In recent weeks, Joe Rogan’s name has dominated the news. Once a teenage Taekwando champion, then a sensational Ultimate Fighting Championship commentator, then a stand-up comedian and stoner podcaster, Joe Rogan has become a household name and a fixture of the culture wars. The Joe Rogan Experience podcast, which started in 2009, has garnered criticism from scientists and high-profile artists for spreading COVID-19 misinformation.
Pull up those numbers, Jamie — In May 2020, Spotify announced a licensing deal with Joe Rogan to host his podcast exclusively on the streaming platform. The three-and-a-half-year deal was originally reported to be worth “more than $100 million.” The astronomical figure, which was used widely in the media without correction from Spotify, is significantly lower than the true value of the deal. According to a Thursday report in the The New York Times, anonymous sources shared that the deal was actually at least $200 million.
Not your average Joe— Joe Rogan’s continued presence on Spotify is perhaps the streaming platform’s most divisive long-term decision. CEO Daniel Ek is sorry about Joe Rogan’s missteps but not sorry enough to remove his show. Spotify published a blog post saying it would add a content advisory to episodes that discuss COVID-19, and it committed $100 million to creators from historically marginalized groups— an amount that seemed to equal the number they paid Rogan but now appears to be half as much.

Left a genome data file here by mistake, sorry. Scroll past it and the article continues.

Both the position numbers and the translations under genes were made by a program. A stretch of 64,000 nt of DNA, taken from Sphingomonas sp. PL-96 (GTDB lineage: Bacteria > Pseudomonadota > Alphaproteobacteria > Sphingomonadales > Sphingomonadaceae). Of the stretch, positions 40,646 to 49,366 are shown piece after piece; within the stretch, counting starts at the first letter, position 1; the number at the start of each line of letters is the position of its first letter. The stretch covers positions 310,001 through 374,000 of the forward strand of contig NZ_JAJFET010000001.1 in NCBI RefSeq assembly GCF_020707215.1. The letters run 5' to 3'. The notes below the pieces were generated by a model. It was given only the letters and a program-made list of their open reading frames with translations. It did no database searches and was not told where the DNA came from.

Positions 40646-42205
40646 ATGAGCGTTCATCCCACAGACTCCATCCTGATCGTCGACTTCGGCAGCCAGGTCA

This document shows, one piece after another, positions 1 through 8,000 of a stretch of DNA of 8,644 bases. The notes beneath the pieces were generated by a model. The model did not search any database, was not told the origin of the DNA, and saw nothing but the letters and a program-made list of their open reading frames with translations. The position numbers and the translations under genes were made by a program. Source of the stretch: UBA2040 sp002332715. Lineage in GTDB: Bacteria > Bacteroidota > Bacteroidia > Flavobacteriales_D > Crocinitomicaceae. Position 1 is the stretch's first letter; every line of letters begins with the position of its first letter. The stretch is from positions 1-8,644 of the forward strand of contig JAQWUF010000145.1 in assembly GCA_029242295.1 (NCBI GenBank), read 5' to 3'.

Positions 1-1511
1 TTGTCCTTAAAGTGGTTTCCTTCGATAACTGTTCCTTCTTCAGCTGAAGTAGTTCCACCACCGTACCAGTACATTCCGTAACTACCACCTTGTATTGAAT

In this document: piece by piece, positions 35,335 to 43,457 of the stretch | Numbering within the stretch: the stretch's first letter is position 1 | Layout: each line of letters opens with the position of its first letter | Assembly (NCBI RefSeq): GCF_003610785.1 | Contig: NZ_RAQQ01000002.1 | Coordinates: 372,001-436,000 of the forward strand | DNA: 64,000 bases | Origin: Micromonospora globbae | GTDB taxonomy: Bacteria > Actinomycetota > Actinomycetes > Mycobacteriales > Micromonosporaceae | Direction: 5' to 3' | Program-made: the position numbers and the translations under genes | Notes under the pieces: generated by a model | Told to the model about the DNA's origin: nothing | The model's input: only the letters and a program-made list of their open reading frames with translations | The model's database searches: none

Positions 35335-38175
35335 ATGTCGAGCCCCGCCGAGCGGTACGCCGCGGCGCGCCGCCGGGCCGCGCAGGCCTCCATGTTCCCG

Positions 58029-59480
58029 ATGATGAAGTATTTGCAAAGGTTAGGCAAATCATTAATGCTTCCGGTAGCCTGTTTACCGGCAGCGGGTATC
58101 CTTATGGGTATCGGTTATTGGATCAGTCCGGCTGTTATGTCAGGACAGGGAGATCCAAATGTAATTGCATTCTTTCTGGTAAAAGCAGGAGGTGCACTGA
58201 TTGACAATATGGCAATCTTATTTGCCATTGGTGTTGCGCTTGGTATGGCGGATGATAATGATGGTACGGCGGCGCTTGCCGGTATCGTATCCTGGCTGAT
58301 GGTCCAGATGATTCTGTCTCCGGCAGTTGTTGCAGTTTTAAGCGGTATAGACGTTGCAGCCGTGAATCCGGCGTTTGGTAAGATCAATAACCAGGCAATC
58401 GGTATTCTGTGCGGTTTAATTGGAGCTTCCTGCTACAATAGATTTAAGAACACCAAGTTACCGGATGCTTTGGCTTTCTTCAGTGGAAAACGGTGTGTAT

Spotify’s investment into podcasts goes beyond Joe Rogan. In February 2019, Spotify acquired the podcast companies Gimlet Media Inc. and Anchor. It later announced that it had bought The Ringer, a media company known for its podcasts.
Spotify’s long-term investment in Rogan’s podcast makes them more of a publisher than a platform. With the buzziest Joe Rogan Experience episodes reaching as many as ten million listens, the show’s impact is not insignificant. The potential impact of interviews with COVID conspiracy theorists can be massive and deadly, and though Rogan has apologized and promised to do better, many (including the White House) think Spotify could do more.